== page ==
PETER LUUKKO: We continue to see larger publicly held companies continuing to renew their leases on premium seating. There has been some hesitation by some of the corporations that have been severely hit by the economic conditions. Smaller privately owned companies still see the value of sports hospitality and entertainment and continue to be very interested in leasing premium seating. The length of term needs to be customized to the company’s internal philosophy. We have been able to do some price adjustments in our single-event suites and club box seating based on the popularity of a show/concert/event.
JOHN WEBER: The overall amount of available inventory. Premium seating is a fantastic seat, as long as you have a correct number. Also, clearly pricing and location play into premium seating. We are fortunate — we designed our ballpark with 3,700 premium seats. Clearly our success has helped, but I believe 3,700 seats for our market is the correct number for the up-and-down nature of our business.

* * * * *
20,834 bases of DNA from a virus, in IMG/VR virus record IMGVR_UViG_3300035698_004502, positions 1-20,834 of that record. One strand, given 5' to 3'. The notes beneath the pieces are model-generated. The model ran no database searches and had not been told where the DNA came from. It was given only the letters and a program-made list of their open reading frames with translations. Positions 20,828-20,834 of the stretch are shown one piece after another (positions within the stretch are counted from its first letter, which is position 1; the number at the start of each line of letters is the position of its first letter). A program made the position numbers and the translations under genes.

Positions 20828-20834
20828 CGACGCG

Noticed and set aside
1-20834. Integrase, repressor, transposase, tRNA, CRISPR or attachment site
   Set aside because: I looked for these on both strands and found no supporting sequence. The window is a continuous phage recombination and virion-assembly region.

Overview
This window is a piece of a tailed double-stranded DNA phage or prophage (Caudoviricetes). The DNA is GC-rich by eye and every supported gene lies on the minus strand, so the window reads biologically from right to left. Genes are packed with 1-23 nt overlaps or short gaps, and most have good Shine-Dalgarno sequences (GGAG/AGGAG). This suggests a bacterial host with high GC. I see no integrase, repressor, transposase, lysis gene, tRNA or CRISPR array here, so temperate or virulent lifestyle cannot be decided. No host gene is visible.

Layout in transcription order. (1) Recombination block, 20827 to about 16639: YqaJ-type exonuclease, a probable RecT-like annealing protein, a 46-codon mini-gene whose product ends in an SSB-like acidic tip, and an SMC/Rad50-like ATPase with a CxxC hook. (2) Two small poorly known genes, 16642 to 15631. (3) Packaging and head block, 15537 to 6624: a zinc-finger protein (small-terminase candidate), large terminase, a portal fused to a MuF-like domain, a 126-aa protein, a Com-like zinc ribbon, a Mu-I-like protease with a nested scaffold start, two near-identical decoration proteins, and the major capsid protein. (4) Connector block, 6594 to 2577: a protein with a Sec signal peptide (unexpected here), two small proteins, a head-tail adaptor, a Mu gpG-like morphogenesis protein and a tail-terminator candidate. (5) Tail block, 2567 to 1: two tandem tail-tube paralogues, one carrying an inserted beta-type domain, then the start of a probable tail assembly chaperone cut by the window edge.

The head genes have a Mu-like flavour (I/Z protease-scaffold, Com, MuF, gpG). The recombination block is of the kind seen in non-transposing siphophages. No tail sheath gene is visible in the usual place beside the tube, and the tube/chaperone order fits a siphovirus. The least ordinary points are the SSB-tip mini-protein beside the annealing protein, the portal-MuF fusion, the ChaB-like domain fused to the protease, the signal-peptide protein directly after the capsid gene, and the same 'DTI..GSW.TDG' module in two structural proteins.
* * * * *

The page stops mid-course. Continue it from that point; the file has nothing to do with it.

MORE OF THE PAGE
JENNIFER ARK: Flexibility is the key word in premium seating. I believe the trends will focus on loge boxes as well as spaces that have flexibility to accommodate groups of many sizes. Teams will need to be flexible in terms of contract lengths as well. Shorter terms seem to be key in many situations. We have hired two salespeople this season to help create the awareness about the suite inventory we have now.
What’s been the most difficult inventory to sell and how are you meeting that challenge?
ESTIS: It’s always the middle pricing tier of suites and the last 10 percent of any club program. We are meeting the challenge by casting a wider net and utilizing data from CRM to better target new prospects.
MOORE: The most difficult inventory to sell continues to be suites on a multiyear commitment. To counter these challenges, we have rebranded specific locations and redefined what it means to own a suite. Example: Prior to the 2010 season, we rebranded 13 executive suite locations to Legends Rooms. Previously, these executive suites held 15-17 people and sold for approximately $100,000 annually. Legends Rooms hold eight people, include a base food and beverage package, and sell for $48,000 annually. All 13 Legends Rooms are now sold on multiyear commitments. Legends Rooms are also stripped of the standard suite amenities, i.e. no trips, VIP parties, etc. Simply a great game-day experience.